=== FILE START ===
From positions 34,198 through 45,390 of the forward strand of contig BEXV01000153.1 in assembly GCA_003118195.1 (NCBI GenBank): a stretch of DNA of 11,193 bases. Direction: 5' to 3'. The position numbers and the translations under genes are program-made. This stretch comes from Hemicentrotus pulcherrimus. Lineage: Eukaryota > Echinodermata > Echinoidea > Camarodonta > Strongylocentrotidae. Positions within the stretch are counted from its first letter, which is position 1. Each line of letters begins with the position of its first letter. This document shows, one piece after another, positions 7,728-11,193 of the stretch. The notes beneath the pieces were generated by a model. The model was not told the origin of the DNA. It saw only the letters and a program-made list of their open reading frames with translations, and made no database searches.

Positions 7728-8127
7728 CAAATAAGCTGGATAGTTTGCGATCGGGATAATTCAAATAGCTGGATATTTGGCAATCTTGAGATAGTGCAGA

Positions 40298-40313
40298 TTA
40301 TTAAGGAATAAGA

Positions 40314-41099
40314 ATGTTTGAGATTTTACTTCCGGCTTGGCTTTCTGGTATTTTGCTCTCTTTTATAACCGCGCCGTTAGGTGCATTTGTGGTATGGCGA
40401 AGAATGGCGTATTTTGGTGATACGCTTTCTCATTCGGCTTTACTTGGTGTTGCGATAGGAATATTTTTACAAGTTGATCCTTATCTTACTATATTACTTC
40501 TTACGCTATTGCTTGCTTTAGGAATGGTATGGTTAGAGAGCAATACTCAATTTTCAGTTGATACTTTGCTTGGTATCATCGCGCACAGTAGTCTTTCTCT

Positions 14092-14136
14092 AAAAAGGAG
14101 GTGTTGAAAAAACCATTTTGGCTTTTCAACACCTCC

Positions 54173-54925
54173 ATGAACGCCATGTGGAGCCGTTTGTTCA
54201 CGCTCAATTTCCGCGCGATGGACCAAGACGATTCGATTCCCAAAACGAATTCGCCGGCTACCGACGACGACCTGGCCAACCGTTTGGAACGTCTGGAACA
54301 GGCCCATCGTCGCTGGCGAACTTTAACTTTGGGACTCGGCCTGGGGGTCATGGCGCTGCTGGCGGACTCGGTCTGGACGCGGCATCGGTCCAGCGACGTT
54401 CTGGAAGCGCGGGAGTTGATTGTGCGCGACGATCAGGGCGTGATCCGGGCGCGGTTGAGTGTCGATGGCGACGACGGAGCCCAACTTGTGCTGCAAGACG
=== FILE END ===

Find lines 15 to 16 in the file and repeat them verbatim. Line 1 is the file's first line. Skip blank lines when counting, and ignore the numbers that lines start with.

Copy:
54173 ATGAACGCCATGTGGAGCCGTTTGTTCA
54201 CGCTCAATTTCCGCGCGATGGACCAAGACGATTCGATTCCCAAAACGAATTCGCCGGCTACCGACGACGACCTGGCCAACCGTTTGGAACGTCTGGAACA